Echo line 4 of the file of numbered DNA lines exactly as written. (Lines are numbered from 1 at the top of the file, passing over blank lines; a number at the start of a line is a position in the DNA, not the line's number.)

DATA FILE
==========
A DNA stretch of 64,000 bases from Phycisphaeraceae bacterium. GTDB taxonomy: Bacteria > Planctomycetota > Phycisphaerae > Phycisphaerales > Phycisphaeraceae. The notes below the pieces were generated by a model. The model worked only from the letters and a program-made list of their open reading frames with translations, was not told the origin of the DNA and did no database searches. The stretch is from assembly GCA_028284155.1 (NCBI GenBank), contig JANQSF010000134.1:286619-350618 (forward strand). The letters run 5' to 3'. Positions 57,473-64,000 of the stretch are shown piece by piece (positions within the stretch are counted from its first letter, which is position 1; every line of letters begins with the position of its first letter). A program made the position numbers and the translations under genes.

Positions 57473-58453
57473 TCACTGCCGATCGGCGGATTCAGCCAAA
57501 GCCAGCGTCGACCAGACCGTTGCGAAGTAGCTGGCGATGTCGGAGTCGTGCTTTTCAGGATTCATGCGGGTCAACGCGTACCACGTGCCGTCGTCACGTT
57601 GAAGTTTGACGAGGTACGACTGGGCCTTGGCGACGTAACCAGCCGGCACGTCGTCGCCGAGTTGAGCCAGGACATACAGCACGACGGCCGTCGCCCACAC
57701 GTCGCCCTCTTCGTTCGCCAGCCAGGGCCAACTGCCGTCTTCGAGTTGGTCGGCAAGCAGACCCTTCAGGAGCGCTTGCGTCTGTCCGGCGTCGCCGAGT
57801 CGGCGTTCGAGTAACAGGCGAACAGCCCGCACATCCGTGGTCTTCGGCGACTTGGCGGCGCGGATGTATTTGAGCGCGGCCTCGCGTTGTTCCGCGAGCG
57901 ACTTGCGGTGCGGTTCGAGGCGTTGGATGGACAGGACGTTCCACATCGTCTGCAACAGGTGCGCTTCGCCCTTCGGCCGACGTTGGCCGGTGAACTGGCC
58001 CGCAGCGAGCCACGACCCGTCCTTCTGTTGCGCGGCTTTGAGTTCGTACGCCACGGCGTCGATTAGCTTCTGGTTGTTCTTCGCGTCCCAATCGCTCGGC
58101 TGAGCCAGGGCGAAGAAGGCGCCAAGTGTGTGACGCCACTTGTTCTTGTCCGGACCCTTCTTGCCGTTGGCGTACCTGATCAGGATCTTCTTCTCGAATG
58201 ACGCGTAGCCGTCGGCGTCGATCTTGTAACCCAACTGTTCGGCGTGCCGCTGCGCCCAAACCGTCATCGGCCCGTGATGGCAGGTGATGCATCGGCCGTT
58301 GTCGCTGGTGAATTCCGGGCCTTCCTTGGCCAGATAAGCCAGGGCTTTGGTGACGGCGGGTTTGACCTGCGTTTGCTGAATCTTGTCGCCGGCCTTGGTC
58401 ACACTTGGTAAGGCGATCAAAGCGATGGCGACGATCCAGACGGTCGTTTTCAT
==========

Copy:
57501 GCCAGCGTCGACCAGACCGTTGCGAAGTAGCTGGCGATGTCGGAGTCGTGCTTTTCAGGATTCATGCGGGTCAACGCGTACCACGTGCCGTCGTCACGTT